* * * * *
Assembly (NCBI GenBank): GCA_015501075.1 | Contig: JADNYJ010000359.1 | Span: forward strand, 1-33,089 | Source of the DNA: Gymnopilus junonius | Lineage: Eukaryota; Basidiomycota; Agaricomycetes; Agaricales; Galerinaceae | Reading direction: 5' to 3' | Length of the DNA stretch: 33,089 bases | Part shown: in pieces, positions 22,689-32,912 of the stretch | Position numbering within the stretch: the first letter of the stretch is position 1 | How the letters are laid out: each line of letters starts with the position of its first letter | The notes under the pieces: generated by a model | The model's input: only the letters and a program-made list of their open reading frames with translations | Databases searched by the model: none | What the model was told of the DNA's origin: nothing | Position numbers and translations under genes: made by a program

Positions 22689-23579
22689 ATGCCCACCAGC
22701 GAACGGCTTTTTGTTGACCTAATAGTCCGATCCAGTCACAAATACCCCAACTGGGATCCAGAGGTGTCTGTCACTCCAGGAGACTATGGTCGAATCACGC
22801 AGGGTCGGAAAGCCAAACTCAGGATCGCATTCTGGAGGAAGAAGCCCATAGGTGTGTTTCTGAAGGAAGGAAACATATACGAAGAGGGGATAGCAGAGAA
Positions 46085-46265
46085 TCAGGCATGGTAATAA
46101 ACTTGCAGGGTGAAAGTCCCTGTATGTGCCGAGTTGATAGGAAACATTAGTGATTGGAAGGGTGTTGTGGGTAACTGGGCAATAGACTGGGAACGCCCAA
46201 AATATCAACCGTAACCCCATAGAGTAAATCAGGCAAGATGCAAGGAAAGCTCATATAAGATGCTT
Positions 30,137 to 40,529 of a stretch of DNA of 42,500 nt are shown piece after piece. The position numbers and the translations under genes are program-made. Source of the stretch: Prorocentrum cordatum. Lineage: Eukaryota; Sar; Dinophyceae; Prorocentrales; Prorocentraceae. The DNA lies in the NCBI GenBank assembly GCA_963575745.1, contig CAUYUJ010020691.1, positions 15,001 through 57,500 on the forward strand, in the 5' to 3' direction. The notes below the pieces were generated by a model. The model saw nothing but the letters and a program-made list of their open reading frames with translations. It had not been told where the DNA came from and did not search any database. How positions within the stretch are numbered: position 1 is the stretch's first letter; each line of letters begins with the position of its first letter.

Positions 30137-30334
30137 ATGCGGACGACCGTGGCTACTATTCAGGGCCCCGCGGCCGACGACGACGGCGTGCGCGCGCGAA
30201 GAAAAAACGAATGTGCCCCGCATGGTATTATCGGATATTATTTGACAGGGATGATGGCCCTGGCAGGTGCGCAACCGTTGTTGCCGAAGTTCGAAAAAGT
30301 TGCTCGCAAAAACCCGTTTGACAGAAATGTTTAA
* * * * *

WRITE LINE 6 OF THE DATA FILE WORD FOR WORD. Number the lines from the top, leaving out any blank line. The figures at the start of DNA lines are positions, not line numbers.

Positions 46085-46265